Book Review: Akata Warrior by Nnedi Okorafor

Book: Akata Warrior by Nnedi Okorafor

Published October 2017 by Viking Books For Young Readers|477 pages

Where I Got It: I borrowed the hardcover from the library

Series: Akata Witch #2

Genre: YA Fantasy

A year ago, Sunny Nwazue, an American-born girl Nigerian girl, was inducted into the secret Leopard Society. As she began to develop her magical powers, Sunny learned that she had been chosen to lead a dangerous mission to avert an apocalypse, brought about by the terrifying masquerade, Ekwensu. Now, stronger, feistier, and a bit older, Sunny is studying with her mentor Sugar Cream and struggling to unlock the secrets in her strange Nsibidi book. 

Eventually, Sunny knows she must confront her destiny. With the support of her Leopard Society friends, Orlu, Chichi, and Sasha, and of her spirit face, Anyanwu, she will travel through worlds both visible and invisible to the mysteries town of Osisi, where she will fight a climactic battle to save humanity.

Much-honored Nnedi Okorafor, winner of the Hugo, Nebula, and World Fantasy awards, merges today’s Nigeria with a unique world she creates. Akata Warrior blends mythology, fantasy, history and magic into a compelling tale that will keep readers spellbound.

I really liked this one!  I feel like I’ve read a few of her books recently, and I have a couple more on my shelf that I got from the library, so I’m definitely in a mood for Okorafor’s books.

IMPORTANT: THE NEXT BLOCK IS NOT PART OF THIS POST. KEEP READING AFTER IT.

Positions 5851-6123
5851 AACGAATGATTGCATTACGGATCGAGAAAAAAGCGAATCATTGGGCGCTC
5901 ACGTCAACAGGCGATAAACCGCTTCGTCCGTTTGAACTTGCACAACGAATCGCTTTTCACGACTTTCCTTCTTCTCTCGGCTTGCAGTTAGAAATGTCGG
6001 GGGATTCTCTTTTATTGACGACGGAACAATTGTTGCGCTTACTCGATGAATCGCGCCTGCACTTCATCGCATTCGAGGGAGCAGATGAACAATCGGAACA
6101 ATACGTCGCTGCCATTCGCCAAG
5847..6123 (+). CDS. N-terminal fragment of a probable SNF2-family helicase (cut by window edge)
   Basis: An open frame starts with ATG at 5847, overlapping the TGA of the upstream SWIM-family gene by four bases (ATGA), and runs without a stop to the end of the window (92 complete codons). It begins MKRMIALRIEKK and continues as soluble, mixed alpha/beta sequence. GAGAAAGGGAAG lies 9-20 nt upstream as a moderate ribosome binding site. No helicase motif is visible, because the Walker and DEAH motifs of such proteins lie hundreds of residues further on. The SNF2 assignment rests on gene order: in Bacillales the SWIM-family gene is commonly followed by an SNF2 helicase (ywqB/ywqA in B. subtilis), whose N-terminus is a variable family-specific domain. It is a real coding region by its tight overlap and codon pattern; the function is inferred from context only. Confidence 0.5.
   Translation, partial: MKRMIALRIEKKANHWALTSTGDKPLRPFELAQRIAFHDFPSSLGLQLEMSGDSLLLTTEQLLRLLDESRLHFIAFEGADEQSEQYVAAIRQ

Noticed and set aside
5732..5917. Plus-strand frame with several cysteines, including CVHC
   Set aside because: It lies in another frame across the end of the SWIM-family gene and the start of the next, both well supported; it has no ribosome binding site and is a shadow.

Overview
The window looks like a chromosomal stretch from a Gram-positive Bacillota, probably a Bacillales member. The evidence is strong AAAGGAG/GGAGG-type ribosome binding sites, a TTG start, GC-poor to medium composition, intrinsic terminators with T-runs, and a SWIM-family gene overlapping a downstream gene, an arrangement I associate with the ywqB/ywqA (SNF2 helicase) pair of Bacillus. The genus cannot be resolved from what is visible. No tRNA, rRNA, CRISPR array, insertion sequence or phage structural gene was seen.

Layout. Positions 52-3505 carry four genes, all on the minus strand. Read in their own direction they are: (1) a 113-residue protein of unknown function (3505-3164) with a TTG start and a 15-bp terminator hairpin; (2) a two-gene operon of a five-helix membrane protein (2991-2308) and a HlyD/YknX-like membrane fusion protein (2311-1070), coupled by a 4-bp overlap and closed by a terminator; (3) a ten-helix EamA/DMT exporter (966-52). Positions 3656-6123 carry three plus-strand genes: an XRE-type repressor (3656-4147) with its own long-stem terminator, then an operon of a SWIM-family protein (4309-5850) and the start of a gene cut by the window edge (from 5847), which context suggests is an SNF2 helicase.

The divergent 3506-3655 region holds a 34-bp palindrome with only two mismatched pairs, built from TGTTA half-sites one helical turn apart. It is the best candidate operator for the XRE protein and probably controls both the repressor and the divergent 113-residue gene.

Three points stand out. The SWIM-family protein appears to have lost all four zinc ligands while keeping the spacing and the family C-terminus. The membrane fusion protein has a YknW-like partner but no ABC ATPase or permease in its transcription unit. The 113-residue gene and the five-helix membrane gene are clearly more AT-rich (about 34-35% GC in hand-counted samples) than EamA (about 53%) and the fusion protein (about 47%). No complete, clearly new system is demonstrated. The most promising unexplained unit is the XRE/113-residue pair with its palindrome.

I’ll admit, it’s been a while since I’ve read the first book, so I didn’t remember anything from Akata Witch.  Which was actually fine because I didn’t need to remember too much about it.  It doesn’t rely a lot on the first book, though it is a good idea to read that one first.

It was so nice to revisit this world, and I loved seeing what Sunny and her friends were up to.  I loved how she wanted to protect her brother, and even though it caused a lot of trouble for Sunny, I feel like her heart was in the right place.  I’m glad we got more of her family, and if there are more books in the series, I hope we get more with her family and how she has to balance that with being a Leopard Person.